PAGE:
Good morning Chairman Whitfield, Ranking Member Rush, and members of the Subcommittee. I appreciate the opportunity to testify before you today.

My name is Chet Thompson and I am the President of the American Fuel and Petrochemical Manufacturers. AFPM represents the domestic petroleum refining sector. Our members account for 98 percent of the capacity of the nation’s refining industry, which transforms crude oil into the many fuels and products that Americans rely upon for their everyday life. Unlike others on the panel, our members are Obligated Parties under the RFS program, which means we are left holding the bag when things don’t go well.

I would like to use my limited time to highlight some of the key points of our detailed written testimony:

First, the RFS is irreparably broken and needs to be repealed. After more than a decade of implementation, it is clear to almost everyone other than the biofuel industry that the RFS program is not working as Congress intended, and that the two purposes cited by Congress for establishing the program—energy security and emission reductions—are either no longer an issue or not being addressed by the program, or in fact being made worse.

The United States is more energy secure than ever before. Indeed, we now are world’s largest producer of oil and natural gas. And, according to EIA, the RFS has played only a “small part” in this transformation.

And the notion that the RFS program is better for the environment is at best debatable, and many, including the National Academy of Sciences, believe that the RFS may, in fact, be a net negative to the environment.

The time has come for Congress to repeal the RFS and let the biofuels industry stand or fall on its own, like other industries.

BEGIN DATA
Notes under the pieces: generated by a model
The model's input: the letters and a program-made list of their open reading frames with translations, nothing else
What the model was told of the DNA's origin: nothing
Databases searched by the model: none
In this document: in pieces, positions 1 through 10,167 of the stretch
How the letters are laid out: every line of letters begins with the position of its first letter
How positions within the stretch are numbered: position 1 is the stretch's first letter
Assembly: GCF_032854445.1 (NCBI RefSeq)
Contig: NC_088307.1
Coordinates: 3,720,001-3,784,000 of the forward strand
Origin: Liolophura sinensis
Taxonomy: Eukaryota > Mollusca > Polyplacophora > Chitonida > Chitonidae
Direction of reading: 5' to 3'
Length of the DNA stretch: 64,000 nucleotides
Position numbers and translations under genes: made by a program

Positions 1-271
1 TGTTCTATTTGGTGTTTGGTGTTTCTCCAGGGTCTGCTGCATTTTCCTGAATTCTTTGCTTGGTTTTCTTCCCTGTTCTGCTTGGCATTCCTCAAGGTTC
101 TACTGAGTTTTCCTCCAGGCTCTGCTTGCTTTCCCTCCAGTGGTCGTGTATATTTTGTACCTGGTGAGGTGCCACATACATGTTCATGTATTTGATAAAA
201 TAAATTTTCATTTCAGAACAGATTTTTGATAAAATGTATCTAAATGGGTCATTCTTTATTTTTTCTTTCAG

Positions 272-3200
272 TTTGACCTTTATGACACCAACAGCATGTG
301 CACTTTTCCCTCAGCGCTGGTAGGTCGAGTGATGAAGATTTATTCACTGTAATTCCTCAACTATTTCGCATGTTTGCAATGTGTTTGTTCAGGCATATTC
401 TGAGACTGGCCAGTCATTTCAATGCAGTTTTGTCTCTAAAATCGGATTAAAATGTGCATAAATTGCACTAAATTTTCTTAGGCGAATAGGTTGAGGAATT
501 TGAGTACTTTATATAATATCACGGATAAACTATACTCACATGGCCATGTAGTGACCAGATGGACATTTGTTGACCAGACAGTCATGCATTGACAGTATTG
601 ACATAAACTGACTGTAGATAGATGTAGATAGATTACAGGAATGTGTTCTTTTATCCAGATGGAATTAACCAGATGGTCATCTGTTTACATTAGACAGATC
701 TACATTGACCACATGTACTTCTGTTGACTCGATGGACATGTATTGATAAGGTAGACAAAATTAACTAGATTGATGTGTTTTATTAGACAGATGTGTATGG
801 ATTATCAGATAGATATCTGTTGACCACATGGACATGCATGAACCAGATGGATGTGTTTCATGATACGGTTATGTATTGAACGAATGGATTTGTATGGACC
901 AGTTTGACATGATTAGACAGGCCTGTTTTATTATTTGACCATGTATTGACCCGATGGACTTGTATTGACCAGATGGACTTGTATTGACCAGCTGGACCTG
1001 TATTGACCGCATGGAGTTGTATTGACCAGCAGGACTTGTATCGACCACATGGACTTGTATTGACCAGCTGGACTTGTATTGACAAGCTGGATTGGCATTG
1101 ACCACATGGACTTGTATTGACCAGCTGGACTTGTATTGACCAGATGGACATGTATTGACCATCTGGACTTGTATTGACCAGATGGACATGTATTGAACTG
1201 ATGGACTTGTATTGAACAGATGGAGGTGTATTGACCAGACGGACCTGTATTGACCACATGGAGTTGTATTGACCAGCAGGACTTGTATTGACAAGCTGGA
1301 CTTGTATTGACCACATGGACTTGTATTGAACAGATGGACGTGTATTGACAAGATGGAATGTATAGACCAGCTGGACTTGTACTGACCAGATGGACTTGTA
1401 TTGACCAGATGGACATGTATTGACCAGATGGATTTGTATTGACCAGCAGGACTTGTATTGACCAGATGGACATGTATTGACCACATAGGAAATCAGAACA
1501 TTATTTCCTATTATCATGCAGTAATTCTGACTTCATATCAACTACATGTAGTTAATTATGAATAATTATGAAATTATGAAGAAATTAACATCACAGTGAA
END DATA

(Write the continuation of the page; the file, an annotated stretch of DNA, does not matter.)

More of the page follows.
Second, AFPM is not anti-biofuel. To the contrary, several AFPM members are large ethanol and biofuel producers. We believe biofuels play an important role in the U.S. fuel supply, and would continue to do so in the absence of the RFS mandate. What we are is anti-government mandates.

Third, as to last year’s standards and this year’s proposal, we support EPA’s acknowledgment that the ethanol blend wall is real and the decision to use its waiver authority to adjust annual standards accordingly. That said, we do NOT believe that EPA has gone far enough to ensure that annual standards are reasonably achievable. The RFS requires increasing volumes of biofuel to be squeezed into and inadequate biofuel infrastructure and a decreasing demand for transportation fuel, despite almost non-existent consumer demand for these fuels. This is what gives rise to the E10 blend wall. As EPA has repeatedly recognized, only a tiny fraction of the fuel distribution and retail infrastructure is designed to accommodate fuels containing more than 10 percent ethanol. Moreover, the vast majority of cars on the road today are not warrantied to handle more than E10, and nor are small engines equipped to handle such blends.

Demand is much lower than when Congress enacted the RFS. For example, in 2007, EIA projected 2016 gasoline demand of 160 billion gallons; it has since revised its projection to 142 billion gallons. Its projections for 2022 also has dropped by 23 percent.

To overcome this and meet its aggressive 2017 proposal, EPA would eliminate—in one year-- 96 percent of the ethanol free gasoline or E0 market (taking it from 5 billion gallons to just 200 million), and require consumers to purchase record-breaking volumes of E85, E15, and biodiesel, ignoring the obstacles that EPA itself acknowledges still exist. If biofuel production so far this year is any indication, EPA’s proposed standards are indeed unachievable.

And, as a former deputy general counsel of EPA, I would be remiss not to mention that the Clean Air Act clearly provides EPA with authority to adjust annual standards to account for the E10 blendwall and other infrastructure obstacles. The biofuel industry’s challenge to this authority is without merit.

Finally, AFPM supports H.R. 5180, the “Food and Fuel Consumer Protection Act of 2016.” While AFPM would prefer RFS repeal, the association fully supports H.R. 5180 introduced by Congressmen Flores and Welch, and cosponsored by 9 other members of this Sub-Committee. The legislation would prevent EPA from forcing more ethanol into the fuel supply than it can reasonably handle, which in turn will provide more stability in the RIN market and preserve some consumer choice for ethanol-free gasoline. This legislation represents a good faith compromise that deserves the support of every Member of Congress.

Thanks again for the opportunity to be here today, and I’m happy to answer any questions.

For Chet Thompson's full written testimony, please click here.